After dinner each evening, Philip, Milo, and I have begun a routine of spending a bit of time outside in the cool. The fresh air is good for all of us, especially a certain baby who sleeps better with some crisp oxygen in his lungs.
The other night, we strolled around the garden to look at the compost pile and the fence Philip mended when the neighbor’s cows broke through to get our decrepit corn stalks. We needed to make some decisions about the pile – how we were going to access it with the new tractor, how many square feet of the garden were worth the sacrifice, what kind of fencing we needed. But I was distracted.
Behind us, the potatoes that had gone undug this summer because of Milo’s arrival were now sprouting after Philip tilled the ground . . . a few dozen new plants, just days before we are due for our first frost.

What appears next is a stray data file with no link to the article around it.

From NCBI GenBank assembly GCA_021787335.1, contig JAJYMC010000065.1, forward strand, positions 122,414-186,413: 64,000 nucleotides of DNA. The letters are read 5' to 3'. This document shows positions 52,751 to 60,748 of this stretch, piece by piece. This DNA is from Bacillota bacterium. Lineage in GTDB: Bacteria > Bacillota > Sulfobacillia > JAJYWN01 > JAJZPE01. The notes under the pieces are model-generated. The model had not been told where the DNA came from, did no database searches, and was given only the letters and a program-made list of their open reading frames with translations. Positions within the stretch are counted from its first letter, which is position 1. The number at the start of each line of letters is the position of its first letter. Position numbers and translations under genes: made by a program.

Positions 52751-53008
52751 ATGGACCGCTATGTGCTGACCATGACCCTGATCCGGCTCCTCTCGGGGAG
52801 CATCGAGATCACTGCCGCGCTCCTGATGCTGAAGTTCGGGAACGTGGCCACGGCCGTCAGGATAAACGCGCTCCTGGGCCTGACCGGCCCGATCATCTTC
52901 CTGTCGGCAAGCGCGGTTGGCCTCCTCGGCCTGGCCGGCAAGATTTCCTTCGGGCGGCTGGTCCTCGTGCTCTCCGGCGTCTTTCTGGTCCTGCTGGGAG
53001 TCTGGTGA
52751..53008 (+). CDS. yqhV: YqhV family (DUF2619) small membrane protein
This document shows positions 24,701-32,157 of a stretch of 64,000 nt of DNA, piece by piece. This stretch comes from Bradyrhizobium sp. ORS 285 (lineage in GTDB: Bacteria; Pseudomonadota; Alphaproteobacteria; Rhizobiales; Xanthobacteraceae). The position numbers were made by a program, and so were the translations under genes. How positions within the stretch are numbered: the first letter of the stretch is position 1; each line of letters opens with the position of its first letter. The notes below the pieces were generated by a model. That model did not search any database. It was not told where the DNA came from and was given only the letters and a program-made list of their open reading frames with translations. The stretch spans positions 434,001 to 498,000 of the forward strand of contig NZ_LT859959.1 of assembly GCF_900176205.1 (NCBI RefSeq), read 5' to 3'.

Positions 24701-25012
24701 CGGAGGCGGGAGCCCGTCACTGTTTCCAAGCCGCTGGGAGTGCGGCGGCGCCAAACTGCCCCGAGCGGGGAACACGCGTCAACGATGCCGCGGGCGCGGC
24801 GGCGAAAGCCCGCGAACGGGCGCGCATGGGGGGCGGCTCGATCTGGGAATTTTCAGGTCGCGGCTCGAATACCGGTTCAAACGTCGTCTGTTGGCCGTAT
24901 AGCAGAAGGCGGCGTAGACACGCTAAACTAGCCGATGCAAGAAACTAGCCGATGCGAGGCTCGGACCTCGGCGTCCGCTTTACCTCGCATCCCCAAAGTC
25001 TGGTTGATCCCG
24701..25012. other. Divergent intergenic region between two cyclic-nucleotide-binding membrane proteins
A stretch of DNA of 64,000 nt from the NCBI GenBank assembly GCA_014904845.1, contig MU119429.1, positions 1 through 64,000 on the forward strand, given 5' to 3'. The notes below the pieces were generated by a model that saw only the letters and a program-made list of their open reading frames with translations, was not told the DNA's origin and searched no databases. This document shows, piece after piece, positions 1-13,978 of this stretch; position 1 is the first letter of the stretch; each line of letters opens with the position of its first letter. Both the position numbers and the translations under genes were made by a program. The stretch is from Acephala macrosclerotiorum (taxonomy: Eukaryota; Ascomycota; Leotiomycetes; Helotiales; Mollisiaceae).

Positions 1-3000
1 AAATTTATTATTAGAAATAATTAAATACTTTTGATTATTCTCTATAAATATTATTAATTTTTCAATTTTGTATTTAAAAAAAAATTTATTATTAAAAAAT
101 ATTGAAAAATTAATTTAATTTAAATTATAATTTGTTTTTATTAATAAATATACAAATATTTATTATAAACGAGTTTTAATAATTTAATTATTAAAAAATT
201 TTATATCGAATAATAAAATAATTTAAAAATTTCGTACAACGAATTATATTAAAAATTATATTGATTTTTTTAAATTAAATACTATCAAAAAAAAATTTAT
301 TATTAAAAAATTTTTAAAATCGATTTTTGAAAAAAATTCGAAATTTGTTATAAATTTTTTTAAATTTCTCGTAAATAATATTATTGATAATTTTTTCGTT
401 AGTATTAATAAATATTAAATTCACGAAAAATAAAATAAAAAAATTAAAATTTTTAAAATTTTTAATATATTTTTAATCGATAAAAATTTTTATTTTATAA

I felt so sad for these beauties, sad that the cold of the winter will kill them before they can produce. Sad for the squash and pumpkins that have pushed from the earth in these unseasonably warm October days. Less sad for the ornamental corn that refuses to give up.
Sometimes, moments come too late. Sometimes, we wait too long to try, and sometimes, the days of life keep us from the timeliness of certain experiences. Sometimes, we flourish at the wrong moments. Sometimes, frost will kill all that has sprung with such hopefulness.
But sometimes, in those rare golden days, we are graced with a gift that felt it would never come – that amazing job, a partner long awaited, a baby who has learned to shout into your life when you are almost 44 years old.
Tonight, these shoots of hope will die back in all likelihood, and I will be sad for their passing. And still, I will remember the promise that nothing is wasted – not pain, not young life, not even a late-sprung potato. It all is made whole and well. Every bit.